I doubt this can be considered an objective question, but let's have a shot at this.
I've had quite some discussions about this, and it's certainly not only you that's thinking this way.
Yes, doing it that way makes IoC somewhat pointless. It still makes it easier because you dont have to figure out the ideal wiring order yourself, but you lose the advantage of being able to switch implementations by changing a configuration file, which is one of the reasons we started with IoC in the first place.
There seem to be two main approaches to switching between implementations now:
- Use Qualifiers
You can add an annotation on your implementation, and another one on your injection point, which will tell the container which one you want to use. You still have to change your code in two spots though, so it's the same as implementing a sub-interface and wiring that by type. It's also still hard-coded.
- Use a beanconfigurer
Spring has this beanconfigurer concept, which just replaces the old xml files. You can handle the configuration in a certain class which will tell the container how to wire. I don't see the advantage over the old style (for this cause, xml syntax is more readable), but I guess it's a matter of taste.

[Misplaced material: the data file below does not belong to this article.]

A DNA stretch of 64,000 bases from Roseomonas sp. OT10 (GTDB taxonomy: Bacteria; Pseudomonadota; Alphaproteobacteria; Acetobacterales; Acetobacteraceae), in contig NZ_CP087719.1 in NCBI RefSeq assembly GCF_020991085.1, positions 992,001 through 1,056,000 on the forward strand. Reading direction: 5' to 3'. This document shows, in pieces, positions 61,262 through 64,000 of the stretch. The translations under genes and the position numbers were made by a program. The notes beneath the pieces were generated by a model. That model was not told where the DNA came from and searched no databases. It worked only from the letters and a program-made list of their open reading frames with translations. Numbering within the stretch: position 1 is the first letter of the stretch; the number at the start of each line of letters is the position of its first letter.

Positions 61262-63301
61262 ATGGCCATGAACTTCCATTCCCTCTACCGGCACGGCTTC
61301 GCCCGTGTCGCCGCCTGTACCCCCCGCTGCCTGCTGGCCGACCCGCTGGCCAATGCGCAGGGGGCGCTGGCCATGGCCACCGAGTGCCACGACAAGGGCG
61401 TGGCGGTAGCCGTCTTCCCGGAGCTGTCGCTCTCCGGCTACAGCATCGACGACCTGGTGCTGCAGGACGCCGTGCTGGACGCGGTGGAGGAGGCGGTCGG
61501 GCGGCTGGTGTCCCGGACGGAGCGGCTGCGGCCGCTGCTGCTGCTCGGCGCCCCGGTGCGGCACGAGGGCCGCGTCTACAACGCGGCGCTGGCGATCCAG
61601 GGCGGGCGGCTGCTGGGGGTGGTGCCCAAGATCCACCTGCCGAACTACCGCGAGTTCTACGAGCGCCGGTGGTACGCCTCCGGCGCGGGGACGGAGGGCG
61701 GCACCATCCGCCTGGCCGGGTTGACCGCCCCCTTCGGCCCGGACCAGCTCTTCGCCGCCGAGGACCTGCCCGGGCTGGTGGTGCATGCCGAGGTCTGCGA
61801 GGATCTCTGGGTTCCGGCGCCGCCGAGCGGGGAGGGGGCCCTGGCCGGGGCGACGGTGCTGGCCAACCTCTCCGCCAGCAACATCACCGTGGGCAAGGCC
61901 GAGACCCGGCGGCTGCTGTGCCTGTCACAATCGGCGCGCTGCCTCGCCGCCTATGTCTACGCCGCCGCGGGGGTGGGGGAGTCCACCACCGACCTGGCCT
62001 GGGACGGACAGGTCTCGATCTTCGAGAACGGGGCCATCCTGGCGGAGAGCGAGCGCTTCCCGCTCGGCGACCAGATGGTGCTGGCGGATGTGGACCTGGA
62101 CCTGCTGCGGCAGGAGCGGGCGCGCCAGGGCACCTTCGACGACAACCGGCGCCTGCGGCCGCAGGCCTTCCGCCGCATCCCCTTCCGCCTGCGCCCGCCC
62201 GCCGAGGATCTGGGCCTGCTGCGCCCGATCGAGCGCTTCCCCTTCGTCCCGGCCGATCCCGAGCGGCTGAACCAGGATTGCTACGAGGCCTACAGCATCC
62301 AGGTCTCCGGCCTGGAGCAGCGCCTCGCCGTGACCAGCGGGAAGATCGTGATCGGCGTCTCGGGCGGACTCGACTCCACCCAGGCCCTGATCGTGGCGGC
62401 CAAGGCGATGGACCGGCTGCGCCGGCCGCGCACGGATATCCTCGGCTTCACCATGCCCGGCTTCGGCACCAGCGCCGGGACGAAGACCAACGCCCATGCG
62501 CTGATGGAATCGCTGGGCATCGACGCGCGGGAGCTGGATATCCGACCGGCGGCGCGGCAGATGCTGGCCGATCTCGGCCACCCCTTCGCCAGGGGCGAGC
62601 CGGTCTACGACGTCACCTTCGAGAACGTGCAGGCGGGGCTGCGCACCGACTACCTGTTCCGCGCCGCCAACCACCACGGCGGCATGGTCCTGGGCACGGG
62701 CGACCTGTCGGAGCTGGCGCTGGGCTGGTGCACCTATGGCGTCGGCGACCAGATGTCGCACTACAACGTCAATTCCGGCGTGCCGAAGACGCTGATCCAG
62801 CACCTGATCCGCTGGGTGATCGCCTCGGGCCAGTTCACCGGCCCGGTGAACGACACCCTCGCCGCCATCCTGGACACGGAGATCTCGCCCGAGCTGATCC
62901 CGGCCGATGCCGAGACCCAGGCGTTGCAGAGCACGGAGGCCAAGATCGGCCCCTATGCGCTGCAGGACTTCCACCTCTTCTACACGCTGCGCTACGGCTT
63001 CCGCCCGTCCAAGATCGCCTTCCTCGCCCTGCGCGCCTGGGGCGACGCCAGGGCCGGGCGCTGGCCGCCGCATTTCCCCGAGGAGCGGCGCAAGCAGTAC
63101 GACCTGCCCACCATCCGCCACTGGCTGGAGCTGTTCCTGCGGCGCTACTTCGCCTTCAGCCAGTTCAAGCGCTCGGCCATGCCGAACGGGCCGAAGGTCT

For me, the only way to use autowiring by type in a decent way is to play with the classpath, so that you can pop in mocks instead of implementations by including a different class. But since java classpath has such a user-friendly interface, I also don't think this is easier than the old xml way of doing things.
So in the end, I think it all comes down to a matter of taste. Yes, autowiring using annotations is a lot easier, but it does hardcode your configuration into your code, just as you say. The question becomes, does it really change that often that it warrants a 'softcoding' approach?